Single Porcelain Crown
A crown or cap is indicated when there is sufficient damage, decay or trauma to a tooth’s integrity. When more than 60% of a tooth is damaged, has a large broken down filling in it or an entire cusp is missing (broken or decayed) the tooth loses its structural support. The tooth then has a high likelihood of cracking. A crown can literally hold the tooth together, by surrounding the tooth and providing support.
A crown can be made of various materials - porcelain, metal or a combination of the two. There are also newer materials being used called Zirconia, that are as strong as metal but have the esthetics of porcelain. These crowns are metal free.
Frequently Asked QuestionsWhat materials are crowns made of?
A metal crown can be precious, non-precious or semi-precious. The higher gold content the better. Gold, platinum and palladium are much more biocompatible (healthier) than semi-precious or non-precious metals, which can contain nickel, copper or other scrap metals. Dr. Weisbard uses high content gold, precious metals only for her metal crowns. These crowns provide excellent marginal integrity, strength and can last a very long time.
A porcelain crown is entirely porcelain. These crowns provide the best esthetics, translucency and natural appearance. They resemble the natural tooth structure best but lack strength. These crowns are best in the front of the mouth where esthetics are most important and chewing forces are lower.
A porcelain to gold crown is an excellent choice for the majority of back teeth as it provides the esthetics of porcelain with the support and strength of metal. These crown are made with a metal (precious metals) core with porcelain baked over it.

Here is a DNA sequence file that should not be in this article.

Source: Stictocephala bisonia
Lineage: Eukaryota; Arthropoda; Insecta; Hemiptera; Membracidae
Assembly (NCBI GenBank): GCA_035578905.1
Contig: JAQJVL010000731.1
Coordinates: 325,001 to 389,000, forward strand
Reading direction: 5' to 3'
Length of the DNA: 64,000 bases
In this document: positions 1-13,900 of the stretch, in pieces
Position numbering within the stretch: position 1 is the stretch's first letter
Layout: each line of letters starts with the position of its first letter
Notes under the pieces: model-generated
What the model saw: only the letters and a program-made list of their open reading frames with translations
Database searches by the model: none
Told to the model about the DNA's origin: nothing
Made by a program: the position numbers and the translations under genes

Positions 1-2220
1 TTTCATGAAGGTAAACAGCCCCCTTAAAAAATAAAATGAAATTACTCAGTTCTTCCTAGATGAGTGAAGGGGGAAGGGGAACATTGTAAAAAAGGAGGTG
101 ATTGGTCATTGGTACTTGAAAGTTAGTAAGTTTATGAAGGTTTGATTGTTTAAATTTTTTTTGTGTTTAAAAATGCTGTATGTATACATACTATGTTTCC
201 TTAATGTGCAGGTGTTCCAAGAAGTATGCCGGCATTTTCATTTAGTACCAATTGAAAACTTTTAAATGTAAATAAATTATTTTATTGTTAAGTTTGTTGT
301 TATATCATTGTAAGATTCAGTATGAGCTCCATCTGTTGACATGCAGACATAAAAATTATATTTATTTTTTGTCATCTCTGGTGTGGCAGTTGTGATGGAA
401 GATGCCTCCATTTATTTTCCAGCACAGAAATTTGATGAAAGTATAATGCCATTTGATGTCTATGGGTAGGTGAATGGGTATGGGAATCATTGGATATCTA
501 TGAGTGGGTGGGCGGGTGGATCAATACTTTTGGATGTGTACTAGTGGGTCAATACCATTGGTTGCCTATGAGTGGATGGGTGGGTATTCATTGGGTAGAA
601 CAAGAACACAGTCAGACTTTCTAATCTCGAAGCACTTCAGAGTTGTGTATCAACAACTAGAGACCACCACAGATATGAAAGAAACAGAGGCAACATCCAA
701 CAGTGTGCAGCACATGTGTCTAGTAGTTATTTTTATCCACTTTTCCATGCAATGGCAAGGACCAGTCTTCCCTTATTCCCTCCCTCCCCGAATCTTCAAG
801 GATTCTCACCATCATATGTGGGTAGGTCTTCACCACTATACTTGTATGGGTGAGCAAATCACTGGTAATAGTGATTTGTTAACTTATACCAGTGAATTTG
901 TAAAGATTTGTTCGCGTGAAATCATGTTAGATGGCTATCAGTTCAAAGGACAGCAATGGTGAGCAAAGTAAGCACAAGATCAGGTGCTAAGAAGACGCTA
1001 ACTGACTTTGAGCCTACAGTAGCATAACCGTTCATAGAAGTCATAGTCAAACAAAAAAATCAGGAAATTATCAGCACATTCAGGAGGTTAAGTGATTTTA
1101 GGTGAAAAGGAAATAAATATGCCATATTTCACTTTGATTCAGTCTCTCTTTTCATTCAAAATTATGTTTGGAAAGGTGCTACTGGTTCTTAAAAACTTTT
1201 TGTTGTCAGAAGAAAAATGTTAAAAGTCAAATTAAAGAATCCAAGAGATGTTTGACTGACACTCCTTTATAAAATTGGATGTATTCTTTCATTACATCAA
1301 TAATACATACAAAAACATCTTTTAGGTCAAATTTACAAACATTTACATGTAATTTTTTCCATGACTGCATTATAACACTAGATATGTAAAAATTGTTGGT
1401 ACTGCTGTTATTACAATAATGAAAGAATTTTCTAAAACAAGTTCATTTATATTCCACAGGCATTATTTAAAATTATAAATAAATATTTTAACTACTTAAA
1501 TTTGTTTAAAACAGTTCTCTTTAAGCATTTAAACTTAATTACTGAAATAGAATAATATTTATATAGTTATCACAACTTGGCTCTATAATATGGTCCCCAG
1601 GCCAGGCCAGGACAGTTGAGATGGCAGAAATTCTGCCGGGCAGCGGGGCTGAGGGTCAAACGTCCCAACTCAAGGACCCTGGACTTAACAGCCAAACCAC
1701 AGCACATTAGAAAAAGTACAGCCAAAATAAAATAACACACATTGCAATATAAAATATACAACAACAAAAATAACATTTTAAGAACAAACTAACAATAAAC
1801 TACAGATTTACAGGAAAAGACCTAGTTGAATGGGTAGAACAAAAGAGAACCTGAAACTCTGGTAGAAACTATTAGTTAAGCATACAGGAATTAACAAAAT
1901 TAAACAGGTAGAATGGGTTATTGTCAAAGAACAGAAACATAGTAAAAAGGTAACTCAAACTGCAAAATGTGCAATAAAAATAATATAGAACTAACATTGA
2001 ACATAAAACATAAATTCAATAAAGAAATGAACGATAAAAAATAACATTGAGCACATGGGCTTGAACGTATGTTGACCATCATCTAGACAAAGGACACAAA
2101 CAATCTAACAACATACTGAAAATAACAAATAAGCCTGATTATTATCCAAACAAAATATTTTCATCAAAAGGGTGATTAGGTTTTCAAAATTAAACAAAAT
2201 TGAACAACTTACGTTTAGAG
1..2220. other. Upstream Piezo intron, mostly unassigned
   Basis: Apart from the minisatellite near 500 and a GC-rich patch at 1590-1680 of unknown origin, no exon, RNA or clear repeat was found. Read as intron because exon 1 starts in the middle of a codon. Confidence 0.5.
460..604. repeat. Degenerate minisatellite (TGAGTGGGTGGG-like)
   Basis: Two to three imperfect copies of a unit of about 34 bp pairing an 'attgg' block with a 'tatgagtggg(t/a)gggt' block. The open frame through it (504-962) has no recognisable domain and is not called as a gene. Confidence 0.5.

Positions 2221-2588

Zirconia crowns have a high strength non-metal core with porcelain baked over it. These are also an excellent choice for strength and esthetics.
Cerac - This is a fairly new system that can design and mill a custom crown in a single visit to your dentist. The dentist prepares the tooth in the normal way before fitting a crown. Instead of taking an impression, sending it to a laboratory to custom make the crown, the dentist takes a digital image of the prepared tooth. This information is converted into a three dimensional computerized model of your tooth, which is used as a guide for the computer to design the new crown. The information then goes to a milling machine that fabricates the new crown from a ceramic block.
Porcelain may be the most esthetic but porcelain fused to gold or all gold provides the strength and durability needed for heavy chewing. These are better choices for patients who may grind their teeth as well.
Have other questions? Ask Dr. Weisbard!